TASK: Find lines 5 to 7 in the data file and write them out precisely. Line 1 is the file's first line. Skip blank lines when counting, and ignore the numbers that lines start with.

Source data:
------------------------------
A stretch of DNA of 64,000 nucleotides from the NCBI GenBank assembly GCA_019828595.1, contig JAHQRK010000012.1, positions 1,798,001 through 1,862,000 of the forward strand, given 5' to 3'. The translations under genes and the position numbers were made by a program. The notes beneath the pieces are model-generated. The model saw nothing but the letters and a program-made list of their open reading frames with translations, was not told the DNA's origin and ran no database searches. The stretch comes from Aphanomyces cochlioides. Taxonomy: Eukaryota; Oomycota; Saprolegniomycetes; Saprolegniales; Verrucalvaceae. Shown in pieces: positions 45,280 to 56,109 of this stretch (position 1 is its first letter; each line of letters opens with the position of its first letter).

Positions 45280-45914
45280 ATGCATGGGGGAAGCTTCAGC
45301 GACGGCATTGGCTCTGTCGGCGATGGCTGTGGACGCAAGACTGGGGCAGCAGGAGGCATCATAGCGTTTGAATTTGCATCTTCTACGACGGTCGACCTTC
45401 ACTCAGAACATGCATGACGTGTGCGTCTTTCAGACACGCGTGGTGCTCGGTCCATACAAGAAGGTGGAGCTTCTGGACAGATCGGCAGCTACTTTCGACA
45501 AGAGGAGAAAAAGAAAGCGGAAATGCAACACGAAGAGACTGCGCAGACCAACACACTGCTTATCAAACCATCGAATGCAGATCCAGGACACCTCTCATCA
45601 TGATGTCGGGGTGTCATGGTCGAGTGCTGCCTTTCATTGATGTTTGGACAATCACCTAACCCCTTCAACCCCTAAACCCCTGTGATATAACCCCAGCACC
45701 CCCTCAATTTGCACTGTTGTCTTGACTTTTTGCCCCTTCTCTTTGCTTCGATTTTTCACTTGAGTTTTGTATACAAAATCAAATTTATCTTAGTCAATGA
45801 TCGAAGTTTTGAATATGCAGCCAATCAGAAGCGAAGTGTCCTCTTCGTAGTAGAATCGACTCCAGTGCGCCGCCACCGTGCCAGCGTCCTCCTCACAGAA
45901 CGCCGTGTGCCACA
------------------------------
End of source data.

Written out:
45401 ACTCAGAACATGCATGACGTGTGCGTCTTTCAGACACGCGTGGTGCTCGGTCCATACAAGAAGGTGGAGCTTCTGGACAGATCGGCAGCTACTTTCGACA
45501 AGAGGAGAAAAAGAAAGCGGAAATGCAACACGAAGAGACTGCGCAGACCAACACACTGCTTATCAAACCATCGAATGCAGATCCAGGACACCTCTCATCA
45601 TGATGTCGGGGTGTCATGGTCGAGTGCTGCCTTTCATTGATGTTTGGACAATCACCTAACCCCTTCAACCCCTAAACCCCTGTGATATAACCCCAGCACC